The much anticipated Mediation Bill was first presented to Dil Eireann on 9 February 2017. The Bill is currently in the final stages before the Seanad, having been passed by the Dil on 13 July 2017.
The Bill aims to promote mediation as an alternative to court proceedings in resolving disputes. The Bill excludes certain disputes from its realm including but not limited to arbitration matters, certain disputes before the Workplace Relations Commission, judicial review proceedings and certain matters under Taxes Consolidation Act.
Solicitors' Obligations under the Bill
Part III of the Bill imposes a statutory obligation on practising solicitors to advise their clients of mediation prior to issuing proceedings. Every practising solicitor is obliged to provide their client with information on mediation services, including the names and addresses of persons who provide mediation services and the advantages of using mediation. Part III further provides that if a client of a practising solicitor declines to enter into mediation, the originating document by which proceedings are instituted must be accompanied by a statutory declaration that the solicitor has performed their obligations in accordance with the Bill. The Court will adjourn proceedings until said statutory declaration is furnished.
Agreement to Mediate
Part II of the Bill provides that if parties agree to engage in mediation, the parties and the proposed mediator must sign an "agreement to mediate". This document will contain the following;
a) The manner in which the mediation is to be conduced;
b) The manner in which the fees and costs of the mediation will be paid;
c) The place and time at which the mediation is to be conducted;
d) The fact that the mediation is to be conducted in a confidential manner;
e) The right of each of the parties to seek legal advice;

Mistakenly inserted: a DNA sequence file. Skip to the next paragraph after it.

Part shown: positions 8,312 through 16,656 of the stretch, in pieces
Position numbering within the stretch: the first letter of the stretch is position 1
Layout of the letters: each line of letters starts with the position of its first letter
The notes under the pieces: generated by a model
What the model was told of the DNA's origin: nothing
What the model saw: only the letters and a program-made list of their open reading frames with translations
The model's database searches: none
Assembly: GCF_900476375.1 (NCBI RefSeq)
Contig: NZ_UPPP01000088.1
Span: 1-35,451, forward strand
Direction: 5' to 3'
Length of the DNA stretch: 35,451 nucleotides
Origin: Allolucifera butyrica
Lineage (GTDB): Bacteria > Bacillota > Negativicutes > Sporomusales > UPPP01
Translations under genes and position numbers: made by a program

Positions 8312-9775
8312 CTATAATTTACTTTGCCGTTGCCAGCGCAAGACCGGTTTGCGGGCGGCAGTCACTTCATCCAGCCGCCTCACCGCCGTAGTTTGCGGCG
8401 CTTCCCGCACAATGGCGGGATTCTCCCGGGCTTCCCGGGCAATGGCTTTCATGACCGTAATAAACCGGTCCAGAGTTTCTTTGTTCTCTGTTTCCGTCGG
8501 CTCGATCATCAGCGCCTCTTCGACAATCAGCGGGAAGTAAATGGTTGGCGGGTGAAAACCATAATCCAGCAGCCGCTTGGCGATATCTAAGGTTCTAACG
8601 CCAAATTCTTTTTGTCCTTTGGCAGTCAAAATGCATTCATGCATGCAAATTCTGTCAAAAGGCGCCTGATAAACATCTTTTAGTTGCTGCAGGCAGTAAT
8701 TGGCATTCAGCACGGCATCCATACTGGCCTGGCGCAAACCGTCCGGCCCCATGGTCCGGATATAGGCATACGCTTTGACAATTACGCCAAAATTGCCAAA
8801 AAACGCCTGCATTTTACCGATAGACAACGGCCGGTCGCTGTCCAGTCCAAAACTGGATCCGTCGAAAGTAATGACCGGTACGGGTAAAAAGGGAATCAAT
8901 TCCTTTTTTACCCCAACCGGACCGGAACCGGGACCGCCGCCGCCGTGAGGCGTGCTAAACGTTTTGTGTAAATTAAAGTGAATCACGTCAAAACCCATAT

f) the manner in which the mediation may be terminated.
From the date of signing the agreement to mediate, the time for bringing claims under the Statute of Limitations will be paused until 30 days after either a mediation settlement is signed by the parties and the mediator or the mediation is terminated, whichever first occurs.
If agreement is reached between the parties, Part III of the Bill provides that this settlement shall have the same effect as that of a contract between the parties except where it is expressly stated to have no legal force until it is incorporated into a formal legal agreement to be signed by the parties.
Mediation Bill and the Courts
Part IV of the Bill provides that a Court may, on application of a party involved in the proceedings or of its own motion where it considers it appropriate, invite the parties to the proceedings to consider mediation and may adjourn proceedings where agreement to mediate has occurred. If a party unreasonably refuses to consider mediation or fails to attend mediation then this may have adverse consequences when costs fall to be awarded by the Court.
From an insurer's perspective, the enactment of the Mediation Bill should be welcomed. It should introduce greater certainty as the costs of mediation are not contingent on its outcome (unlike court proceedings). If the Bill achieves its aim of promoting mediation as the forum of choice for dispute resolution due to it being a less costly and less time consuming means of resolving disputes, insurers should see claims settling earlier and legal costs should be reduced as a result.
The above is a brief outline of the main provisions of the Mediation Bill. Given that the Bill is currently in the final stages before the Seanad, it may be enacted in the near future.